I just grow weary of it, folks. I get that Romney’s policies on a lot of economic and social issues are more reactionary than Obama’s – although I would follow it up by saying, “Not by much. They’re both reactionaries.” What I don’t get is the national chauvinism that pervades the lesser-of-two-evils progressive community that writes off foreign policy as if it’s some separate sphere to evaluate candidates.
The mother charred by fire from NATO’s death machines in Libya doesn’t care that Obama’s tax policy only affects 3% of small businesses. Frankly, she doesn’t even care that Romney’s policy will raise taxes on workers in this country. She was living a normal life with her family, raising her children, working a productive job, and putting food on the table in one form of another until her country was invaded. Violence was committed against her, and it was done in the name of the United States – violence, for no honest reason; violence, for no positive outcome; violence, completely divorced from any semblance of justice; violence, that even the most opportunistic and hateful critics of the President in this country cannot condemn, especially at the Vice Presidential debate.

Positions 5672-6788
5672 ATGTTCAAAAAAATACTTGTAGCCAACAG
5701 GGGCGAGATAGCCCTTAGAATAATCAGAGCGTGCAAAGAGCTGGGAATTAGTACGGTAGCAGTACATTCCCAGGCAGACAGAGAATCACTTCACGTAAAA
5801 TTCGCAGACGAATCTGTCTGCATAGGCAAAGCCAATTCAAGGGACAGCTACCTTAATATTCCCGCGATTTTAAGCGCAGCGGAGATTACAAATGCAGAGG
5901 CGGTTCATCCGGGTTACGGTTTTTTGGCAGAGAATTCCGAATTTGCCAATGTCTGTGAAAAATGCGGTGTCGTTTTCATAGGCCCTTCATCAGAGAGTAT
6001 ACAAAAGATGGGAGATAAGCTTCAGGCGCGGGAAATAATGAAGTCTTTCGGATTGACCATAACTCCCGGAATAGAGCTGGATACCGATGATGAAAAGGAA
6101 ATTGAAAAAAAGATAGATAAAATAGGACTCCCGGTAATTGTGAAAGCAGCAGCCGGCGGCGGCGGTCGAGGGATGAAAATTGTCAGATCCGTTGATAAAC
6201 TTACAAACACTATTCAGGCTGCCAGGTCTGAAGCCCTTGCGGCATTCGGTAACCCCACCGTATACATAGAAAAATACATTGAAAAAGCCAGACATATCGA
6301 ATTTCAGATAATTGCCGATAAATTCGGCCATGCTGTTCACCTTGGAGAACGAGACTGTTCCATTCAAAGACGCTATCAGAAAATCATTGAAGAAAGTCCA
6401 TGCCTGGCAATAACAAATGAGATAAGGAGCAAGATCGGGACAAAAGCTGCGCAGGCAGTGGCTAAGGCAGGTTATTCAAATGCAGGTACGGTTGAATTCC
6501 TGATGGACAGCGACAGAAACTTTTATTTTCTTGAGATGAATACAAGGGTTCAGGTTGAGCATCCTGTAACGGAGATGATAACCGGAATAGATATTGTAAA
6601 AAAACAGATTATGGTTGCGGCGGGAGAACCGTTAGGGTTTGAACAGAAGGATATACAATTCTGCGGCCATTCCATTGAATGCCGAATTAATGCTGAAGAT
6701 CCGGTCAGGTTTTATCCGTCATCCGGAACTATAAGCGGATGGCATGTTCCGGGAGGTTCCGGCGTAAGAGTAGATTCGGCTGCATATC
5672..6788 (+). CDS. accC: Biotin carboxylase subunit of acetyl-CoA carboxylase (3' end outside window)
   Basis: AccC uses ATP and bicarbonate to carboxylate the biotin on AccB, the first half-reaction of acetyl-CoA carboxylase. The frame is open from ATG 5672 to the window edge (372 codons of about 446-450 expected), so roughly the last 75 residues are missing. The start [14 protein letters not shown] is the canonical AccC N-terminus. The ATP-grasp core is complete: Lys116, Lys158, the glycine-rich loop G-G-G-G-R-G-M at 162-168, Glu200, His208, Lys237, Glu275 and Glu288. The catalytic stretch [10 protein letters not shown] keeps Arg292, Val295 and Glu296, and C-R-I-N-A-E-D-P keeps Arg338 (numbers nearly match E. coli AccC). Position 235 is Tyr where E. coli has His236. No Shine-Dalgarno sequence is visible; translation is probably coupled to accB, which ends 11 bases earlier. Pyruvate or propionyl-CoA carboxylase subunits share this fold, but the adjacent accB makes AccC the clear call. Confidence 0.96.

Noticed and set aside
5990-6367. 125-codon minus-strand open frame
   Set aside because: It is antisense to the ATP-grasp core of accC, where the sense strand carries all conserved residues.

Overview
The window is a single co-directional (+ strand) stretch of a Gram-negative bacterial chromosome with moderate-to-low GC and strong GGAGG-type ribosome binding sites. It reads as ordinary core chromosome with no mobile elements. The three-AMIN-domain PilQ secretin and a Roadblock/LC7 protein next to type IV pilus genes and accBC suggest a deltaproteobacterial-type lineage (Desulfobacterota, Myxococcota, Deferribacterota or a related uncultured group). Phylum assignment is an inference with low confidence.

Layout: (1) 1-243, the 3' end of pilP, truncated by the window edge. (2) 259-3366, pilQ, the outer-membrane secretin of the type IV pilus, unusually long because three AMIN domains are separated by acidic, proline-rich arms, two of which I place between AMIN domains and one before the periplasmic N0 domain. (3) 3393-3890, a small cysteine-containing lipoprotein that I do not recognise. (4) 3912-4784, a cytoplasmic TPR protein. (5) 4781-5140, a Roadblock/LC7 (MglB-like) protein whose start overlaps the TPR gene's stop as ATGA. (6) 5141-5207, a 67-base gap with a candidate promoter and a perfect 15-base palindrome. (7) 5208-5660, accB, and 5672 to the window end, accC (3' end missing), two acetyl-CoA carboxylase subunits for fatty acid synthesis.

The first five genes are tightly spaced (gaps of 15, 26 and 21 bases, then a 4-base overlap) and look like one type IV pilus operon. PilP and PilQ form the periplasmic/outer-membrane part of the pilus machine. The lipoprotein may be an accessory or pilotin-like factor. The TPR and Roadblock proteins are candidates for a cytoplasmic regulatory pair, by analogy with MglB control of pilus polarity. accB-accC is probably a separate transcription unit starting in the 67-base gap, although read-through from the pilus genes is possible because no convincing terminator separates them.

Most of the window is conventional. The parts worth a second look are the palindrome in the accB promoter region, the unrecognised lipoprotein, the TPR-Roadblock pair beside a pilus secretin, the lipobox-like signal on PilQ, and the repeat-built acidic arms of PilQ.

For the hanged black migrant, for the dead Libyan infant, for the wounded Syrian bus driver, and for any oppressed person around the world, this election is literally meaningless and tonight’s debate proved that beyond a shadow of a doubt.
Now someone’s ready to protest, “But we’re not Libyans. We’re not Syrians. We’re Americans who live in this country and have to deal with the consequences of this election.” Yes we are. And if those consequences guide progressives to vote to defeat Romney – however they think they can best do that in their respective states – they should absolutely do so.